In Shivpuri, access to water riven by caste
At Fatehpur village in Shivpuri district, even water is riven by caste fault lines. As with territories — roads, shops, playgrounds and trees — split among groups, a mutual pact forbids a Dalit person from drawing water from gushing pumps and teeming wells held by Thakurs, an upper caste, enjoying piped connection at home, a luxury still a far cry for others.
On February 16, however, more than 50 members of a Mehtar family lost their only potable water source — a hand pump near a forest post — as foresters shot dead Madan Balmik while his family drew water from there. The other pump is used only for washing purposes.
“They said we were polluting the water source as we were lowly,” said Ms. Mamata, aunt-in-law of Madan, 38.“Where do we go to fetch water now?”
Like every day, Ms. Mamata, along with Madan’s wife and two daughters, sauntered to the pump, 200 metres away, clutching steel pots for the second round around 2.30 p.m.. As one of the daughters swilled a pot, some water splashed on a forester, who, enraged, hurled casteist slurs at them, and shot dead Madan when he reached the spot to quell tension.
After thrashing the women and hitting his brother Pankaj with rifle butts, the family alleged, foresters, and even villagers, left Madan, with more than 50 pellet wounds, unattended on the road for three hours. “Thakurs have vehicles but they refused to take him to hospital as they said touching him would pollute them,” said Ms. Babita, another relative. The family, which owns only two wheelers, could finally arrange for a vehicle, but Madan died on the way to the hospital in Karera, 25 km. away.
Two rifles seized
The police have seized two rifles, registered a case against 14 officials under the Indian Penal Code and The Scheduled Castes and Tribes (Prevention of Atrocities) Act, 1989, and arrested six persons so far.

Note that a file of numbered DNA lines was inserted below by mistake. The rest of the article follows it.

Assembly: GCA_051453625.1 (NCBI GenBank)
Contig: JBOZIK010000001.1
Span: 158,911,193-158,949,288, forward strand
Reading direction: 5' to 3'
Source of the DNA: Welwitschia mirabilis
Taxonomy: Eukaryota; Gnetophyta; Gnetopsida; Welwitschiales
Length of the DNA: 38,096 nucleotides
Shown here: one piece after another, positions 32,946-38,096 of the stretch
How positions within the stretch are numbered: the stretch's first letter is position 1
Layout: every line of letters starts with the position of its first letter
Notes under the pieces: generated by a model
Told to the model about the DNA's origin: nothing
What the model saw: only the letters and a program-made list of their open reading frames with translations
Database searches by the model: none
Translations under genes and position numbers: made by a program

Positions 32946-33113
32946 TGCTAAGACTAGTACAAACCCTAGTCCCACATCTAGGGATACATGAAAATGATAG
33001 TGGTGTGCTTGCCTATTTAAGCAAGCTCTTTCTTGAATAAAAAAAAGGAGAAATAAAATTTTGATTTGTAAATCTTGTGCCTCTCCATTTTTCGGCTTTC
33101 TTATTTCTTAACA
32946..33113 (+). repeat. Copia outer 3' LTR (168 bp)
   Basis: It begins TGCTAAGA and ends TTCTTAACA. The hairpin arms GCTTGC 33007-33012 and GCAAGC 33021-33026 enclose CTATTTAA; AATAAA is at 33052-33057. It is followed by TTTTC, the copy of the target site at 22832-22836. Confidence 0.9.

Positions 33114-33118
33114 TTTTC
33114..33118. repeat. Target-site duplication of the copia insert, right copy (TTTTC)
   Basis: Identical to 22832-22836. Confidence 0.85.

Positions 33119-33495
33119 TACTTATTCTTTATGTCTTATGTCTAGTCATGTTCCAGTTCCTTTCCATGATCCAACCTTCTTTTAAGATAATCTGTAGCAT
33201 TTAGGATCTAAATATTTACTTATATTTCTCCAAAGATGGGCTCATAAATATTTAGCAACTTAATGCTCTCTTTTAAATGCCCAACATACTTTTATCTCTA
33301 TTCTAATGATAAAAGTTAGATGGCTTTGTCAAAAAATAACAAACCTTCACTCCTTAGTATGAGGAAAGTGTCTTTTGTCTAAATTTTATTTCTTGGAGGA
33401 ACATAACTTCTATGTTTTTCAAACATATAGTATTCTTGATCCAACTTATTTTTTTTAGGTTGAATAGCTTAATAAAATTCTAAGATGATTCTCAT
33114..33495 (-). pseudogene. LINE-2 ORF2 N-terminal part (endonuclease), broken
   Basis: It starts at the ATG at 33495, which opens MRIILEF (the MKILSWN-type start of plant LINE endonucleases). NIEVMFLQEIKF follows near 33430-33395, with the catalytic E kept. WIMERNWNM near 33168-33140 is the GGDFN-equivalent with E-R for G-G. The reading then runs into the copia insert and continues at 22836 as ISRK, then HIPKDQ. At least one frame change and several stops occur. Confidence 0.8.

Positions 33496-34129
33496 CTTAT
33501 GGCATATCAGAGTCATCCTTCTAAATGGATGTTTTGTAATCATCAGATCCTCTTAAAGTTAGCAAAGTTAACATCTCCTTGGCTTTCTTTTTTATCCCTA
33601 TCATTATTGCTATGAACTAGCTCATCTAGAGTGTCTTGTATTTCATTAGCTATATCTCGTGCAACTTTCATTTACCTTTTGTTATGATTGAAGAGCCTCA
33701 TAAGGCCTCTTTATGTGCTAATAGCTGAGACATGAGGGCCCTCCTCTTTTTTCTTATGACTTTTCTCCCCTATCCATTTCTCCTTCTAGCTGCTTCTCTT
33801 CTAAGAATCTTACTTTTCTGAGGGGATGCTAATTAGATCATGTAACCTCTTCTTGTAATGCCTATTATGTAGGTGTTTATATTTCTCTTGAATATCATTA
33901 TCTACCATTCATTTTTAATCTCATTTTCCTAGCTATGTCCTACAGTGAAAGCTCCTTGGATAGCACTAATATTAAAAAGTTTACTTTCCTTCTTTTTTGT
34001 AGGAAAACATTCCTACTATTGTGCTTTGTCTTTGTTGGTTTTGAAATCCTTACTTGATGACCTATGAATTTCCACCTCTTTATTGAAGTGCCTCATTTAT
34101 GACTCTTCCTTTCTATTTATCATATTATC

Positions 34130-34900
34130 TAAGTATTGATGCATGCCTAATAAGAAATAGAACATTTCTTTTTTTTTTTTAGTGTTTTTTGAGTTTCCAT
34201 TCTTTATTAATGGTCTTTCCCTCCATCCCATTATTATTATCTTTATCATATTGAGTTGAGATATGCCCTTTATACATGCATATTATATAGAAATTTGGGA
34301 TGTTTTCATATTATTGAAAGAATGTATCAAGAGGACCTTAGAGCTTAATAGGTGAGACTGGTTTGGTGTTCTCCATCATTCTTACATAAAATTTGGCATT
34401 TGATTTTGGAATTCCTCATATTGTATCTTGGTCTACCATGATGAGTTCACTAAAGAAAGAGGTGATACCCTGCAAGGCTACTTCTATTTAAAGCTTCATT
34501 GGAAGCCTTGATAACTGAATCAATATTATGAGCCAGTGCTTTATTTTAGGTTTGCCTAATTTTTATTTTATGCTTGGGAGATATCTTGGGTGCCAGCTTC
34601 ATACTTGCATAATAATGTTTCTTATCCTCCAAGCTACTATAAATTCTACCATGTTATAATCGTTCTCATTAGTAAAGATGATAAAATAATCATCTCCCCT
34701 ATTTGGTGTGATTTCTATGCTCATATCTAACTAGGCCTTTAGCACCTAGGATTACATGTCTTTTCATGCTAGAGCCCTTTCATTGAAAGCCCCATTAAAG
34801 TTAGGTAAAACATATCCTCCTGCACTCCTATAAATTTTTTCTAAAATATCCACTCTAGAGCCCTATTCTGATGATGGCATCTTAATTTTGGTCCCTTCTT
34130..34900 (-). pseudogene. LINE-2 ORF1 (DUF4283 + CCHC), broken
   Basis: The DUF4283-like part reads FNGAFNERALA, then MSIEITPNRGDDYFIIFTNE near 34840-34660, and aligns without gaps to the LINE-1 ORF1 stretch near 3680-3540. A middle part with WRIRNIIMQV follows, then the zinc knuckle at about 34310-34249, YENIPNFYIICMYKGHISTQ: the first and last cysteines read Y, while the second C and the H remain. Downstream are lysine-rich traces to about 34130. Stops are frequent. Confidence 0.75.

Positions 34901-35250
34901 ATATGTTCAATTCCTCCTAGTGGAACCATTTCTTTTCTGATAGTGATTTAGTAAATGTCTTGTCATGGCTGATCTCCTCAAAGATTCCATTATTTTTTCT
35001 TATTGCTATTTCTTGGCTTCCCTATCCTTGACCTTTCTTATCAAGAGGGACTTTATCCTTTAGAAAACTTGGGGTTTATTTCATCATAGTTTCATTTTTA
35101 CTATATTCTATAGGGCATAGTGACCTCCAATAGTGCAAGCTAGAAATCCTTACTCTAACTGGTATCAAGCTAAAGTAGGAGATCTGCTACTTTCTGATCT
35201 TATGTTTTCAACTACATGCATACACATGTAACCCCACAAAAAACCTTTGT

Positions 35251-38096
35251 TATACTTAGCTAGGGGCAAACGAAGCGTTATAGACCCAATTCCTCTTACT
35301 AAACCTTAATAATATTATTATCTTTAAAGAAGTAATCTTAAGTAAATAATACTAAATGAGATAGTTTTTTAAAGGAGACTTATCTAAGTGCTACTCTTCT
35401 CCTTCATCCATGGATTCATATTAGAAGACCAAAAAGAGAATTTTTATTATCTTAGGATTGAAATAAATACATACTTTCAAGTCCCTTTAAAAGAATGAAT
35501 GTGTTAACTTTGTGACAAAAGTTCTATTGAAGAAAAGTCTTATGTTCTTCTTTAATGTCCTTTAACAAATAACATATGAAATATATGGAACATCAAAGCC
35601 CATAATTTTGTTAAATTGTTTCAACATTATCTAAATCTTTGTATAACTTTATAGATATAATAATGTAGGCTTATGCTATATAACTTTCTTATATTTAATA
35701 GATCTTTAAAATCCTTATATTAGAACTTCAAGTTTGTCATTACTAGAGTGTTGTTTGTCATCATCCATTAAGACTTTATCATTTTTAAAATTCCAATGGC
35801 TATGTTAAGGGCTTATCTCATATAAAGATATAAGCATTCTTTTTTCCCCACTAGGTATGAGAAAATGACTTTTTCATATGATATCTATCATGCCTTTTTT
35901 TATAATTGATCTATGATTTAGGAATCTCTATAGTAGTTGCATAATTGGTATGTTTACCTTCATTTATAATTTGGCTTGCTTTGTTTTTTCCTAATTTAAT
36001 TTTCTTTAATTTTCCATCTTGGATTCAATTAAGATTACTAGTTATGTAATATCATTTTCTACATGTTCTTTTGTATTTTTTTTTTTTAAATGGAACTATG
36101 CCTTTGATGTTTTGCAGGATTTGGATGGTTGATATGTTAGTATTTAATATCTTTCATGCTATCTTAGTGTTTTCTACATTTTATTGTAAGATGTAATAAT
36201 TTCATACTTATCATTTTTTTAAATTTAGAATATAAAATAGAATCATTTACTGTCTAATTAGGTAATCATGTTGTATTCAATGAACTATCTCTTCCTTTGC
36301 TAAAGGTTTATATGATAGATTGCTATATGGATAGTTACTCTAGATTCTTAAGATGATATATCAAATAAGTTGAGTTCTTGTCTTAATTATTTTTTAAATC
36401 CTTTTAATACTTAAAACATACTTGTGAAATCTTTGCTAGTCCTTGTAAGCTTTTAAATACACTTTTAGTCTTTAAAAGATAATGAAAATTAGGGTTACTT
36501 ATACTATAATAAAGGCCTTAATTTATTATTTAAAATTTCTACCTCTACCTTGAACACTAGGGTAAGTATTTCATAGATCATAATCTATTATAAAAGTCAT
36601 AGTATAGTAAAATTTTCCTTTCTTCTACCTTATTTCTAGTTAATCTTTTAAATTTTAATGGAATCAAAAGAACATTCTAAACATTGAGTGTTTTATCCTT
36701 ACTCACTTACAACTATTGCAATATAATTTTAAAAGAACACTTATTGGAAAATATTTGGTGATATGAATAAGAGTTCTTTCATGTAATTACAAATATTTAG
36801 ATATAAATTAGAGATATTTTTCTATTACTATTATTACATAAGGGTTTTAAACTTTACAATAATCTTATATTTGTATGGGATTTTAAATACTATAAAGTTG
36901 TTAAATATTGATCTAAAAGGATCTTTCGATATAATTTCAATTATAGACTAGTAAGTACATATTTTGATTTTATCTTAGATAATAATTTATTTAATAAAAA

From four brothers brought to the village in the early 20th century to serve upper castes — carry human excreta on heads and skin carcasses — to their children completing primary school, taking up stable jobs in cities and grandchildren even graduating from college, the family’s tale is that of resilience and rise to overcome a repressive social predicament.
“Our father made sure we study. Now, our assertion in the village has riled the upper castes, which is denying us even water. We refuse to serve them. Most accused foresters belong to the upper castes. They know us well,” said Ms. Babita, a domestic help at an MLA’s residence in Uttar Pradesh.
Despite having left manual scavenging years ago, six siblings are still involved in sanitation work. Madan’s father, Mahattam Balmik, 61, the eldest sibling, became the first to land a government job, as a forest guard, 40 years ago, which caused an upheaval in the village. Despite this, the family doesn’t have toilets at home and still defecate in the open.
A fourth generation member, Madan’s daughter, who goes to Class VII, said the teacher still made Dalit children spruce up the school. “She hands us brooms as soon as we reach saying we’re destined to do such work, while Thakur children study in classrooms. Also, we’ve been asked to carry separate utensils so that the midday meal isn’t polluted for other children who get utensils at the school,” she said.
The family claimed riding a mare during wedding procession is forbidden for them, as is eating meals in plates similar to those used by the upper castes persons during functions.
“After bhaisahab was killed, we had to travel to Karera to get tonsured,” said Mr. Pankaj. Madan’s son Bimal, 16, feared he would not be able to appear for his Class X board examinations starting March 3 in order to support the family. His father made ₹3,000 a month by selling chicken and worked as an agricultural labourer for ₹250 a day.
Courtesy : TH